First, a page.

Cultural Differences and China’s Changing Laws

September 27, 2010

A colleague and friend sent me a link to a post about a Chinese blind activist lawyer released from prison. Isolda Morillo, for the Associated Press, wrote the post that appeared on CBS.com.

Chen Guangcheng was the blind lawyer. In 2006, he was sent to jail after documenting forced late-term abortions and sterilizations and other abuses in his rural east China community.

Morillo wrote that Guangcheng was an “inspirational figure to others in China”.

According to the AP reporter, Guangcheng is under house arrest and, along with his family, is watched closely.  The piece points out how horrible he was treated by Chinese authorities.

One fact stood out, “He expanded his activism after hearing complaints from people living in nearby villages that family planning officials were forcing women to have late-term abortions and sterilizations to enforce the government’s one-child policy.”

I’m sure there will be people who will see me supporting China’s government when I do not condemn China for how Guangcheng was treated.

With more than 1.3 billion people and only 16% of the land capable of growing food crops and a looming shortage of fresh water, China is facing a possible melt down in a few decades that could dismantle all the progress made since the 1982 Constitution.

To understand China better, it would help to learn that China’s legal system is reinventing itself.

Up until 1911 when the Qing Dynasty collapsed, Chinese law leaned heavily toward Legalism influenced by Confucianism.

Near the end of the Qing Dynasty, efforts were made to reform the law by mainly importing German codes with slight modifications.

After 1911, the Nationalists continued this effort. When Mao and the Communists came to power in 1949, the ranks of intellectuals and legal professionals was devastated during the purges. A Soviet-style legal system was then adopted but that system suffered due to political turmoil that ended with the Cultural Revolution.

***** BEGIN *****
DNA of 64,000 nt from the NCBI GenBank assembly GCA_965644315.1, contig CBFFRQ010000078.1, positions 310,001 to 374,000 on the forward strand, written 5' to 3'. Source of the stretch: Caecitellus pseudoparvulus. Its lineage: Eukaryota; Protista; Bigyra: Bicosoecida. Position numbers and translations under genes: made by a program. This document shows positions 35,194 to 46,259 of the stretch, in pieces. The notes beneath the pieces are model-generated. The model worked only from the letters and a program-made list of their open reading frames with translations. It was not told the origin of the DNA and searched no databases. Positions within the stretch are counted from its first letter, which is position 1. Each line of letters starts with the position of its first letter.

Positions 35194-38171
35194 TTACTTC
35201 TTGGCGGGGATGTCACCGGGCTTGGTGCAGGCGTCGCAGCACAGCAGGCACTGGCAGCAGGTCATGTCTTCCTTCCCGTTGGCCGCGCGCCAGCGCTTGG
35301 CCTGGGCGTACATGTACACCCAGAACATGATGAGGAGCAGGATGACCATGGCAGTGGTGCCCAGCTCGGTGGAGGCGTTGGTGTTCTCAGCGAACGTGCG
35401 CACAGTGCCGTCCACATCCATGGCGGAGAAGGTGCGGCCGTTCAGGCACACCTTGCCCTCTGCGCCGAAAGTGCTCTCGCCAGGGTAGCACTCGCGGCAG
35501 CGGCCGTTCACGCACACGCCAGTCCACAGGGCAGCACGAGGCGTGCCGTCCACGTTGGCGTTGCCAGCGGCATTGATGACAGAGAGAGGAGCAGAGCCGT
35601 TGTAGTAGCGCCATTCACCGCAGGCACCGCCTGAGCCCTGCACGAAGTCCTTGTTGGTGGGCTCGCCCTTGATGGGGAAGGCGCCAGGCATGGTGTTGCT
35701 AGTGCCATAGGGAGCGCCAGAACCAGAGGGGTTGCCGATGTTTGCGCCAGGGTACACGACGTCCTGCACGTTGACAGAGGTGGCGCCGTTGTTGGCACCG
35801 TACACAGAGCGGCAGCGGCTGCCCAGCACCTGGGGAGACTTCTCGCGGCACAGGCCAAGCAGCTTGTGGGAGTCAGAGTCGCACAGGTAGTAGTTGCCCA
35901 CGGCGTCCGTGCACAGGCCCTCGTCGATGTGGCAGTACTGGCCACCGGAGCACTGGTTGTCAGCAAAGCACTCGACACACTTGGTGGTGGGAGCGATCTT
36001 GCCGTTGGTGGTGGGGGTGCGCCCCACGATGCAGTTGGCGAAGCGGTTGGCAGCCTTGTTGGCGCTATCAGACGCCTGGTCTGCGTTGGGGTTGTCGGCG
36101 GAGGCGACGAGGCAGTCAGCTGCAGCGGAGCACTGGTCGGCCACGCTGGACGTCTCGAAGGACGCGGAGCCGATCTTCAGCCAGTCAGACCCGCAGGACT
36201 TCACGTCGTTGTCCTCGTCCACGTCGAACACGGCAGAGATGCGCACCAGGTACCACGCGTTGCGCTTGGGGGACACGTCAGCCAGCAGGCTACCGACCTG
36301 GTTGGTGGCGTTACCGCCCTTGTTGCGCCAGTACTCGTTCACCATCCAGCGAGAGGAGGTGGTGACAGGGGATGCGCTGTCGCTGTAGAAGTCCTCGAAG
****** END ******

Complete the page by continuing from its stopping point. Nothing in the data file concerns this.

It wouldn’t be until 1982, that the idea of individual rights would reemerge as a signify influence on Chinese Law. Even then, business law developed much faster than civil law, which is the laws of a state or nation that deals with the rights of private citizens.

In an interview with James Zimmerman, about China’s Changing Legal System, Megan Rhodes wrote, “China is transforming its legal system at an amazing rate.” 

When Rhodes asked Zimmerman if foreign law has influenced Chinese law, he answered “Yes, absolutely.”

At the end of the interview, Zimmerman says, “China is going through remarkable times, and should be proud of its ongoing judicial and legislative reforms. It has developed—and continues to develop—a legal system from scratch in just over 30 years.”

American law also evolved and reading Law and History: The Evolution of the American Legal System might give you a better understanding of what is going on in China. 

In 1783, America signed a peace treaty with the British Empire and the U.S. officially became a nation state. However, slavery wouldn’t be abolished for eighty-two years in 1865, after the bloody American Civil War.

In addition, women in America even after the Civil War, were still second-class citizens. Source: Women’s history in America

Forms of child labor, including indentured servitude and child slavery, have existed throughout American History. In fact, it wasn’t until 1938 that the US had, for the first time, Federal regulations for minimum ages of employment and hours of work for children. Source: Child Labor in U.S. History

Then Congress passed the Civil Rights Act in 1964 and the Voting Rights Act in 1965.

China has had about thirty years to change since 1982 while America took 182 years to cover the same ground. However, there may be another reason why the American media and so many Americans condemn China so often, and that can be explained by the history of Discrimination Against the Chinese in America. Maybe that discrimination is not dead yet.

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Lloyd Lofthouse is the award-winning author of the concubine saga, My Splendid Concubine & Our Hart. When you love a Chinese woman, you marry her family and culture too.